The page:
A new science advisory published in Circulation by the American Heart Association (AHA) questions the efficiency of fish oil in preventing heart disease. They have analyzed a series of randomized clinical trials and found that omega-3 fish oil supplements should not be used to prevent heart disease.
Omega-3 fish oil – good or bad?
AHA did not rule out completely the use of fish oil by patients with heart conditions. They stated that these supplements could be good for people with prevalent coronary heart disease. They also recommended such supplements for those with prevalent heart failure. The supplements can help them reduce the mortality risk and possible hospitalizations.
However, AHA did not recommend the use of these supplements by diabetes mellitus or prediabetes patients. Fish oil supplements could not help them prevent the occurrence of coronary heart disease. Also, they do not recommend them for the prevention of incident stroke in patients with a recurrent atrial fibrillation or for those at a high cardiovascular risk.
The advisory, published on March 13th, evaluated strictly the use of fish oil supplements in the prevention of cardiovascular diseases and death. David Siscovick, the chair of the writing committee that put up the scientific advisory, explains why they are so skeptical about fish oil.
“We cannot make a recommendation to use omega-3 fish oil supplements for primary prevention of cardiovascular disease at this time. People in the general population who are taking omega-3 fish oil supplements are taking them in the absence of scientific data that shows any benefit of the supplements in preventing heart attacks, stroke, heart failure or death for people who do not have a diagnosis of cardiovascular disease.”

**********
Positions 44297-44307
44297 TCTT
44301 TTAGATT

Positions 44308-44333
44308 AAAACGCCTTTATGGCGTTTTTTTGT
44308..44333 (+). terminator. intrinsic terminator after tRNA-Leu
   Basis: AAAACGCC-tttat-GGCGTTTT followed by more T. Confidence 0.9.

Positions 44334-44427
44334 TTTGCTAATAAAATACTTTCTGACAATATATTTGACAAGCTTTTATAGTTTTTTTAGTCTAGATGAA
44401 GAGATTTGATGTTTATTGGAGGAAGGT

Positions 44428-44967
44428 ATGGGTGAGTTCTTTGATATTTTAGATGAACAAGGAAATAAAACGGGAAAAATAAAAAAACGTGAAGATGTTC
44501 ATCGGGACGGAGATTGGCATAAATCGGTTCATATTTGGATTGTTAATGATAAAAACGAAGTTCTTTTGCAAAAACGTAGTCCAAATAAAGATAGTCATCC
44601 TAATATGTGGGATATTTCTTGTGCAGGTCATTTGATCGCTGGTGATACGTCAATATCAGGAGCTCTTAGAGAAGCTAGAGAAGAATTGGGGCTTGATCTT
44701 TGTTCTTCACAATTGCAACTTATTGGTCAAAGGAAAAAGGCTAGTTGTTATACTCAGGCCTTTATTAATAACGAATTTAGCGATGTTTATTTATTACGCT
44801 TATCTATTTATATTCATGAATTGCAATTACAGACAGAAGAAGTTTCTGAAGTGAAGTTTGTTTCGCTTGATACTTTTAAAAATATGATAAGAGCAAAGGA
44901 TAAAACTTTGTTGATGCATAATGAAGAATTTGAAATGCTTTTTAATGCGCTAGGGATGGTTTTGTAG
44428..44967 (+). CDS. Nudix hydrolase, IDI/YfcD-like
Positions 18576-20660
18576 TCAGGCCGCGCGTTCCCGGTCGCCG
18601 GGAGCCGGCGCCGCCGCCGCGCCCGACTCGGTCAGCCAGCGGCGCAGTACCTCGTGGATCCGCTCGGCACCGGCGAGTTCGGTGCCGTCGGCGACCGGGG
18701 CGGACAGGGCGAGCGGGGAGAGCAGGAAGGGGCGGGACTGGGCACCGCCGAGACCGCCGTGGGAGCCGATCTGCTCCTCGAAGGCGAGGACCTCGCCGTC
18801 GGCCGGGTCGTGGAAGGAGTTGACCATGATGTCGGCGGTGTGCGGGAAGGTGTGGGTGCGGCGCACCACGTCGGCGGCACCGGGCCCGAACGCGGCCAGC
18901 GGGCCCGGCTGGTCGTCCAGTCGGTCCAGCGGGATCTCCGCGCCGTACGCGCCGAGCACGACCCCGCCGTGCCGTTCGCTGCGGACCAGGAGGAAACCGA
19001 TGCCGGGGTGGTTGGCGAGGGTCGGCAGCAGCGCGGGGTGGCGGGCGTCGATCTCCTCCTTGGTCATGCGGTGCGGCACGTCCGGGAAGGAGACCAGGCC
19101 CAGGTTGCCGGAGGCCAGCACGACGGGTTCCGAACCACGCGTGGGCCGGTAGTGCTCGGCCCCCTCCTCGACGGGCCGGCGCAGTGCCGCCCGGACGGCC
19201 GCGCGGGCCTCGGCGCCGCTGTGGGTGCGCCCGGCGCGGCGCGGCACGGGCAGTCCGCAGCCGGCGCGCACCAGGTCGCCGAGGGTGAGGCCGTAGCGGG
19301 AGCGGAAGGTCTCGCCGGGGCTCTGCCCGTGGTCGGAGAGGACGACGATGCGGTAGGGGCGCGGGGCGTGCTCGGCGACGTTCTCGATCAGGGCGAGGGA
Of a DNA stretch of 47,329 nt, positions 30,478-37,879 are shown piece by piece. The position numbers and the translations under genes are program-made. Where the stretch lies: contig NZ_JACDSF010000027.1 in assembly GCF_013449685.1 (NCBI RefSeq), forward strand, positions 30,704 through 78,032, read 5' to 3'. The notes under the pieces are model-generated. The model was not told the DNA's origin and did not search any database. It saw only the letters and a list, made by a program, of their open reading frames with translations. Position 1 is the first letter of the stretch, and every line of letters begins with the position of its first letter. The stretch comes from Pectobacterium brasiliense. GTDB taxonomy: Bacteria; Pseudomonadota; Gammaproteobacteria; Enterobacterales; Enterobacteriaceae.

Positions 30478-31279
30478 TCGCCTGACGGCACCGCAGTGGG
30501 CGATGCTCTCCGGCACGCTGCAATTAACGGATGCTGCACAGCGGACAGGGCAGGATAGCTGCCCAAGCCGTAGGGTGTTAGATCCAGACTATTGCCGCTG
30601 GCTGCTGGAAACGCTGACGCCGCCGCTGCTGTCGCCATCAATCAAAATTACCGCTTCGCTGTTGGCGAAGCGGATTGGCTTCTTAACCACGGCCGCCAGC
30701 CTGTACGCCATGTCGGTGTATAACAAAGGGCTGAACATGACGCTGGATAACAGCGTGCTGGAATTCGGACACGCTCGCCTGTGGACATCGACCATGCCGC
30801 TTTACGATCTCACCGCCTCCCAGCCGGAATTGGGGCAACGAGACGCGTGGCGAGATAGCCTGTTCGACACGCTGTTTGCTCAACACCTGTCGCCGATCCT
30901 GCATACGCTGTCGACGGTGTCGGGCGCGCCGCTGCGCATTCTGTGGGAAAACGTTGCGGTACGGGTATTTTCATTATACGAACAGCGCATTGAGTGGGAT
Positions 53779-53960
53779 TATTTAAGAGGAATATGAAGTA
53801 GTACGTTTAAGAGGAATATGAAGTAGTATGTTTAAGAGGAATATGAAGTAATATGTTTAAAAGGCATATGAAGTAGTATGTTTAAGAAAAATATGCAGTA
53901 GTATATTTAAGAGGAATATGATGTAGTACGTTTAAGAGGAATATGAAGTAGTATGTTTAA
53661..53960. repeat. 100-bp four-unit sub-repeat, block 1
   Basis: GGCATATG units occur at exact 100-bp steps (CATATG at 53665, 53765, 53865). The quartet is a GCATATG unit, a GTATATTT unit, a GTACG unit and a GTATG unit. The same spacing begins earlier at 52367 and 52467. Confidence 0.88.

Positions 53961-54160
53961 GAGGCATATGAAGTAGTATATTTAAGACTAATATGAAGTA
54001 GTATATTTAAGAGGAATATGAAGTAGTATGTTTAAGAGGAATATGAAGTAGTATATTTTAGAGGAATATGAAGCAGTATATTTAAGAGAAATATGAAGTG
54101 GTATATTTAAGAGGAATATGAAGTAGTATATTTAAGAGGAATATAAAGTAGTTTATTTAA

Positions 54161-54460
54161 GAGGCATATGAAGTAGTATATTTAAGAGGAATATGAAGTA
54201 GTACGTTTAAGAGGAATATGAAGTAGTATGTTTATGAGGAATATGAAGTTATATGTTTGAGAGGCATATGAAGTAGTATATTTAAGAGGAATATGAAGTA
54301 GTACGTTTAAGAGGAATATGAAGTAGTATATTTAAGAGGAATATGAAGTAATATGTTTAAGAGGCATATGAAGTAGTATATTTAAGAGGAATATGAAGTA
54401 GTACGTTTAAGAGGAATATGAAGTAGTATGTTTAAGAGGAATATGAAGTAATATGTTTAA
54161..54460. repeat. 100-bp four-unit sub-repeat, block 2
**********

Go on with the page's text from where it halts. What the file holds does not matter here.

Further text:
Testing old hypotheses
The advisory was developed on the basis of a study from 2002, in which the authors had tested two randomized control trials on the use of eicosapentaenoic acid and docosahexaenoic acid supplements. Back then, they had found that such supplements reduced fatal cardiac events in a significant way.
For this new study, the scientists looked at a variety of studies, out of which none was focused on the prevention of heart disease. They found that omega-3 fish oil supplements could be beneficial only for people who had recently suffered a MI or those with heart failure.
Thus, the scientists advise doctors to use this guide when deciding what patients can benefit from fish oil supplements and not recommend them if they are not sure they are going to be effective. The science advisory can be consulted here.
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